RevNeal Reports from Rome!
October 29, 2009

Greetings from "The Eternal City!" After four days of seeing many wonderful things I wanted to take a few moments to send my best to my dear friends at home and on the internet! I pray that all is well with each and every one of you; things have been going very well here, and I and my friends are all having a wonderful time!

How can I possibily condense such an incredible experinece -- four full days -- into just a few short paragraphs?! Obviously, I can't. These days have been a whirlwind of sights, sounds, smells, textures, tastes, feelings, and spiritual experiences that will linger in my mind and souls for many weeks to come. Even with all that I've seen on this stay in Rome, there's so much more to do and see that I could visit several more times and not even come remotely close to exhausting all the options available. And, I'm going to want to come back again in order to re-visit several places again -- especially the museums! -- and spend longer with the exhibits. There is simply so much art that one can abosrb in one day, and I felt like I was hitting overload each and every day long before I was done. Addiitonally, there were several places -- like the Mamertine Prison and the Church of Santa Croce in Gerusalemme -- which were closed when I tried to enter them; I'll need to make a future visit to these sites at times when they'll be open.

Let's start with some selected photos of the Vatican (I took hundreds, but I'll save those for later):


St. Peter's Basilica is an amazing place ... it drawfs one and really impresses on the senses the true magesty of the Faith and of the history of the church. It was a joy having a private tour here, along with my "entourage" of several friends who were visiting with me. Even though I'm a Protestant Catholic (a United Methodist Anglo-Catholic), this place hit me very hard.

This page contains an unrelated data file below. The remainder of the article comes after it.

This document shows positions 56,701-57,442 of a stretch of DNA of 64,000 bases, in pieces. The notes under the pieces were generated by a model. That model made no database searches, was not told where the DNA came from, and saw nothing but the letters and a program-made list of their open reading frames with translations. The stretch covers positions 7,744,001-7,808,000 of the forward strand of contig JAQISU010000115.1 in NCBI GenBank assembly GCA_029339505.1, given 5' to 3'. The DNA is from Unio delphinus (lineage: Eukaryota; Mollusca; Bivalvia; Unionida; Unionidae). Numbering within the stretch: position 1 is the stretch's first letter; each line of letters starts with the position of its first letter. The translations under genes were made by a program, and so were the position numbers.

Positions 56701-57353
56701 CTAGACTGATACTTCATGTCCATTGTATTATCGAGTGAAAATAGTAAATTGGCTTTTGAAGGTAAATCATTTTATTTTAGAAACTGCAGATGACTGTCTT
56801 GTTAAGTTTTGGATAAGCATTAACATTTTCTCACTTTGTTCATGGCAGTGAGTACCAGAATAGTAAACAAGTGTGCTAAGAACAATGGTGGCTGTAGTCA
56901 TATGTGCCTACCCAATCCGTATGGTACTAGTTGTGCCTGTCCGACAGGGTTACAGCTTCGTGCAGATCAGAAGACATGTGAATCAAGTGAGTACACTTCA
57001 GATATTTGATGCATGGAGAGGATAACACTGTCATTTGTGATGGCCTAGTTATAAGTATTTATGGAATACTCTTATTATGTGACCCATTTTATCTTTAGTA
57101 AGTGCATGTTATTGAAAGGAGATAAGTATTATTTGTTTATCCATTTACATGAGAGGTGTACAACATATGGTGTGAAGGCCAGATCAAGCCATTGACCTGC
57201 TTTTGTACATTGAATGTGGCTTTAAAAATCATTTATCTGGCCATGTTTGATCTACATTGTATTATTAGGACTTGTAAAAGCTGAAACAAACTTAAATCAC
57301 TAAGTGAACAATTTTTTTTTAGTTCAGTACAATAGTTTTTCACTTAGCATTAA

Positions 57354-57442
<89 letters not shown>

Of course, I didn't spend all of my time at the Vatican. I also toured "Ancient Rome" ... the Colosseum and the Forum:







The very impresive Constantine Arch, which sits just to the side of the Colosseum.



And its smaller, and older, sibling ... the Titus Arch.


The Titus Arch is incredibly important because it commemorates the victory of the Romans over the Judean Rebellion in 70 AD.


The Titus Arch sits at the high point of the Forum, and from here you walk down to the base of Capitoline Hill. It's not an easy walk; it has uneven paving stones which are difficult to negotiate ... many of which were so ancient they've been there since the days of Julius Caesar. Along the way we saw many wonderful ruins of Roman buildings, temples, and converted Churches.





In this photo, taken from the Capitoline Hill Museum, you can grasp an overview of the entire Forum, with the Arch of Septimus Severus on the left and the pillars of the Temple of Saturn in the foreground.

In the Capitoline Hill Museums we saw some wonderful artwork from the history of Rome, including one of my favorites:







We also visited the historic St. Paul's Outside the Walls, the site where St. Paul the Apostle is burried:



Bellow is the St. Paul shrine, with the top of his tomb behind the grid beneath the High Altar. In the lit box is part of the chain that held St. Paul prior to his beheading.




We also visited St. Peter in Chains, which is the church dedcated to the chains that held Peter in his imprisonment prior to his crucifixition. I'll offer more pictures from here when I put up full galleries.



And we visited the Pantheon! I'll only offer one photo from there ... more will be posted when I put up a gallery:



We visited St. John Lateran, which was the first home of the Popes in Rome from 318 through through 13th Century.





Below is the oldest continuously used baptismal in Rome and, probably, in Christendom. The church that contians it (see the next photo) dates to the 300s and was built at the direction of the Emperor Constantine.




***

Rome is incredible, and I could post two-dozen more photos on each of the places we visited and not exhaust the wonder of the sights we saw.

Next, we transfer to Civitavecchia on Saturday and board the wonderful and glorious Rotterdam!


Click Here for Photos from my Rotterdam Cruise



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